Another industry veteran agrees: "As far as color goes, it's still navy, khaki and white," says Cindy Ward of Cap America. "They're the top sellers right now. There aren't any ground-breaking shades going on right now, it's more of a back-to-the-basics revival."
A Material World
Next, think about what material you'll use. Typically, the softer the material (especially cotton and cotton twills) the better. But sometimes an unusual fabric will work just as well - maybe even better, says Susa. "Believe it or not, knit visors are extremely hot right now. It's the use of fabrics that make certain items work, not just the style itself."
Fabric options essentially fall into three categories: pure cotton, cotton blends and nylon & synthetics. Within pure cotton, chino twill, distressed twill, denim and relaxed twill are top sellers. In cotton blends, twill is the top choice (65% poly/35% cotton), trailed by poplin, which has the same make-up as twill but is much more breathable. And as far as synthetics go, polyester and nylon dominate the non-cotton arena.
Maximize The Message
Finally, think about the reason you probably considered headwear in the first place: imprint capabilities. Just a few years ago, your message or logo was limited to the crown and maybe the back, just above the closure. But what a difference a few years make.
"When I started years ago, embroidery and imprints were only on the front of the cap, that was it," says Ward. "Now we're putting imprints on the front of the cap, the bill, both sides of the cap, across the back seam, everywhere. It's not just the basic front-panel anymore, it's all over the hat."
Since the first objective in any promotional product is to get your message out, the advancements made by hat manufacturers with regards to imprints have been both remarkable and lucrative.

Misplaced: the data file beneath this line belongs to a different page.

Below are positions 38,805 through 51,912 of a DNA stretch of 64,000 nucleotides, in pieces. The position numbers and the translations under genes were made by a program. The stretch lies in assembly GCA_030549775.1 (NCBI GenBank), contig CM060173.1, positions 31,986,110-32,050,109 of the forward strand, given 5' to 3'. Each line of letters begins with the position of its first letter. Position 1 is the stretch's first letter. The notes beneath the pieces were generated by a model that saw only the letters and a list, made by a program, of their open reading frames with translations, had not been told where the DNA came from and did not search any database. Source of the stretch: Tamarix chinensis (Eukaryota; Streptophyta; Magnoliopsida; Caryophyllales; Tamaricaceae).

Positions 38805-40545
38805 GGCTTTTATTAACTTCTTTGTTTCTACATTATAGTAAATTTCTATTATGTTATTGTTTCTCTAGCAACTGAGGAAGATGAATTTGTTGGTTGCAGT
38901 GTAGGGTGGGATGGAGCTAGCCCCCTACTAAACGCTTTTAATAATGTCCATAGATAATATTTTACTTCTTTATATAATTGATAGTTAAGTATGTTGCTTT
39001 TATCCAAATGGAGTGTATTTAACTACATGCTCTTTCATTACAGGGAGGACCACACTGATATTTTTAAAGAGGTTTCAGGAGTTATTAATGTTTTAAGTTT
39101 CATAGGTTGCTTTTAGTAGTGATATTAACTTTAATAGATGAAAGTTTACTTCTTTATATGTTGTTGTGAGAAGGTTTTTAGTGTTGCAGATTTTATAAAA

"We're putting designs on hats now with stitch counts of 17,000-20,000," says Mark Blutstein, vice president at Reliable of Mil-waukee. "Three years ago, the average stitch count for a hat was around 7,000. Even designs on the front of a cap have increased to 9,000-10,000 stitch counts. So the trend we're seeing is that people really want a highly-decorated hat. It used to be just NASCAR-related items, but now we're seeing virtually all corporations want detailed headwear."
With the increased stitch count, Blutstein explains, the opportunity for additional corporate tie-ins grows dramatically. Blutstein says his clients are becoming increasingly creative with secondary promotional messages, like an Interstate Batteries logo affixed to the side of a NASCAR-licensed hat.
But above all, customers are searching for eye-catching, quality merchandise instead of some of the flimsy, no-thrills headwear of years past."
The imprints we've had the most success with have been high-density embroidery that's really stacked - not flat embroidery, but something that has definition and sticks out," Susa says. "Those types of decorations are selling very well. Stacked, high-definition embroidery simply gives the hat a neater finish and cleaner look."